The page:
By Valerie Plowman, Chronicles of a Babywise Mom
I am a huge proponent of reading. One of my main goals as a parent has always been to teach my children to not only be capable of reading, but love reading. I come from a line of readers, and I believe the person who can and does read opens a whole world of possibilities to himself.
When I came across the idea of Sustained Silent Reading (SSR) in The Read Aloud Handbook by Jim Trelease, I was very excited. It has come to be my number one favorite piece of advice from the book. It is something I do with my children consistently and have seen many great benefits from it.
WHAT IS SSR?
SSR is essentially reading for pleasure each day. When it comes time for SSR, you choose your reading material–whether it be magazines, a book, the newspaper…whatever it is you feel like reading, you read. You read together so that the children can see you modeling reading, but everyone is silent.
WHY DO SSR?
- SSR provides the opportunity to read for a long enough length of time that reading becomes natural. SSR has been shown to improve reading skills.
- SSR gives children the opportunity to read for fun. It shows kids that reading can be for pleasure. There are no quizzes and no tests–no pressure. SSR has been shown to improve attitude toward reading.
HOW DO YOU IMPLEMENT SSR?
Here are some tips on implementing SSR in the home:
- You can do SSR with a non-reader.
- Start with a shorter length of time. 10-15 minutes is a good start. You can then move up from there according to age and ability of child. We do 20-30 minutes a day; however, my seven year old often continues his SSR for another 20-30 minutes.
- Allow the child to choose his/her own reading material. Remind the child to gather enough reading material to fill the time. For a child who cannot read independently, she will likely need several picture books (or whatever she chooses) to get through the 10-15 (or more) minutes.
- Have a variety of reading material available in the home. Research shows that “the more kinds of reading material in a home the higher the child’s reading scores in school” (page 90), so don’t feel like if your child chooses to read the paper it is worthless time spent reading.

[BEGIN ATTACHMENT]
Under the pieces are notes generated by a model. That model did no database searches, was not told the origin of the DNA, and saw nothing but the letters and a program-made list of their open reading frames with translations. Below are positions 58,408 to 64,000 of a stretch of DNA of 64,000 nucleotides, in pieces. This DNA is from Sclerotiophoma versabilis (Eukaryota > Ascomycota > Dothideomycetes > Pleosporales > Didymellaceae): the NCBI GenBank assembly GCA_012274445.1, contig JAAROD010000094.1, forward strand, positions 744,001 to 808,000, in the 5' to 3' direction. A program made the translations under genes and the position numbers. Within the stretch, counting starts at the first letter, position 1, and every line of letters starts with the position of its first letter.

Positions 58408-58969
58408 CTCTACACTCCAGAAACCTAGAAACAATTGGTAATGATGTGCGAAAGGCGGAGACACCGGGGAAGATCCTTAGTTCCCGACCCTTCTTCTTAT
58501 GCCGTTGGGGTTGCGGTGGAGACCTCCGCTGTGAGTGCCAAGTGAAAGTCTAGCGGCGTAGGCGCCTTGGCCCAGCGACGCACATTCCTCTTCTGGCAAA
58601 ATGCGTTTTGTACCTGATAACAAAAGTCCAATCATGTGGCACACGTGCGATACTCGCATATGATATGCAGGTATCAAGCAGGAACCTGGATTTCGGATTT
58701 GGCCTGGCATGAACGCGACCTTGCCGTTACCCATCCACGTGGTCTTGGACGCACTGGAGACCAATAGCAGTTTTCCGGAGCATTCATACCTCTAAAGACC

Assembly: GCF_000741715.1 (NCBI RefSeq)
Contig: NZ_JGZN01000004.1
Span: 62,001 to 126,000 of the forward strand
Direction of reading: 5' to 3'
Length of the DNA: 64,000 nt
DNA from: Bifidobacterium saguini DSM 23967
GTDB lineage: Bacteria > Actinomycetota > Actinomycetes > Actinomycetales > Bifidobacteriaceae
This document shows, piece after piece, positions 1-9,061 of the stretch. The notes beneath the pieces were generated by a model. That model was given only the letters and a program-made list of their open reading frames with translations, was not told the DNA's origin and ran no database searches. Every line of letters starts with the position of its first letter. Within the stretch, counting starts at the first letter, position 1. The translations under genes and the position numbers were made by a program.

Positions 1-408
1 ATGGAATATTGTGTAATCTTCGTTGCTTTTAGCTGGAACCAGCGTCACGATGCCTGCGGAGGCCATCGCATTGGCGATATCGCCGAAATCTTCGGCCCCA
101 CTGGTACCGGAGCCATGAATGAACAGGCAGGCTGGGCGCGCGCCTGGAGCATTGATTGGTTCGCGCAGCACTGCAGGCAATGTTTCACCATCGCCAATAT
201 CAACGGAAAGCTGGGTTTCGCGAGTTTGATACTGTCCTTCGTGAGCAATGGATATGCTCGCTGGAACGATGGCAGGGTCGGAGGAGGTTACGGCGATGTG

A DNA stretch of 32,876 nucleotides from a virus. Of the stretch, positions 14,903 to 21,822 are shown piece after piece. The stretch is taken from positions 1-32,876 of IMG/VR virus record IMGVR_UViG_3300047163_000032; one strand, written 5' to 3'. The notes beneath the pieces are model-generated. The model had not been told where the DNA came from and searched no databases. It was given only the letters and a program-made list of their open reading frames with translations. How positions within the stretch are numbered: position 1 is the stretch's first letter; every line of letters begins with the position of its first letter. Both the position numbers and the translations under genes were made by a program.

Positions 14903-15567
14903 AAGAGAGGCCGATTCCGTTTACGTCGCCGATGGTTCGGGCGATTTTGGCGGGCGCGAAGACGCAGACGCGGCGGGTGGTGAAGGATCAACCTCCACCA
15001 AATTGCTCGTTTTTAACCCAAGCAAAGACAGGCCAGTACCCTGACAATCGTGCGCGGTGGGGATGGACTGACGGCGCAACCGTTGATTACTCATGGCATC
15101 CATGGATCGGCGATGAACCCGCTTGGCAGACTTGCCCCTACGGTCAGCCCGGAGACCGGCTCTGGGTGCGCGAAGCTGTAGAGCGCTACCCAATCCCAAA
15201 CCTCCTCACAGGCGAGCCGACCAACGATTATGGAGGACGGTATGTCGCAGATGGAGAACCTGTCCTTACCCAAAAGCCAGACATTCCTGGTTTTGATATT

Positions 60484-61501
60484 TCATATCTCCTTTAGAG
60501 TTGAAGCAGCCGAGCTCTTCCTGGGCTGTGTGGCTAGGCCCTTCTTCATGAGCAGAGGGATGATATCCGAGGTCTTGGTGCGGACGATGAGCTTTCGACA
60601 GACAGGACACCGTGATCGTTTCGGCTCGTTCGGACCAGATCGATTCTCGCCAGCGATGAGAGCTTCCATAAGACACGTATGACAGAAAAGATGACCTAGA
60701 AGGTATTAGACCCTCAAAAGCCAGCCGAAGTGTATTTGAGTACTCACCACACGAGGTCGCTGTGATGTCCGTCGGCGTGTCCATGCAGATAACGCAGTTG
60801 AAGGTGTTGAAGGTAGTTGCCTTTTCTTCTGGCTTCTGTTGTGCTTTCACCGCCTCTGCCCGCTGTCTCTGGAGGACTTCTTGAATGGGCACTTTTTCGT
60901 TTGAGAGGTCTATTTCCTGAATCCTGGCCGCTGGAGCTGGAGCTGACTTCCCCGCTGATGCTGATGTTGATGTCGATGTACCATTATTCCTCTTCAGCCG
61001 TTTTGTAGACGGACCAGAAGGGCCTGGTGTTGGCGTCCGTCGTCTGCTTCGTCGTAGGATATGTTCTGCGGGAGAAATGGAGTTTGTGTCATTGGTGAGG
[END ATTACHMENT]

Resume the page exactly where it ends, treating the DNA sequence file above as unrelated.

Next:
- Have SSR at a time of day you can be most consistent with. For my older children (7 and 5), I like to have it after lunch. This is a time of day that is great to relax and take a break.
- You read, also. You will come to love this time as much as your children do!
- No getting up and changing material once SSR has started. Part of your goal is to have sustained focus on reading, and if the child is getting up and down over and over to change books, it will distract from that goal. That is why you remind them to get enough to last through the time. If they misjudge (and they will at first), tell them to look through their books again.
- No talking during SSR.
- No reports after SSR is over. This is just for fun. That doesn’t mean you can’t talk about what you read, just no formal testing.
Like I said, we love our SSR. We have now been doing it for about a year and a half.
I love it for me. I love reading, and this is a chance for me to get some uninterrupted reading time each day–something that can be very hard to come by as a mom!
I love it for my children. I see that they love it–they never grumble or complain when it is SSR time. It also gives them a physical break in the middle of the day and allows them to just relax and escape into the world of whatever they are reading.
I have also seen reading skills improve greatly, especially in my full-on reader. My recently-turned-seven year old has gotten faster and faster at reading during the last two months. He has gone from finishing a chapter book in a day or two to finishing it in just over an hour (we have added some more difficult books for him because of his speed). When SSR is over, he always wants to read longer.
I see the efforts of SSR paying off in our home. Give it a try! You will see great benefits, also.
Valerie is a mother to four, including a newborn, and blogs at www.babywisemom.com.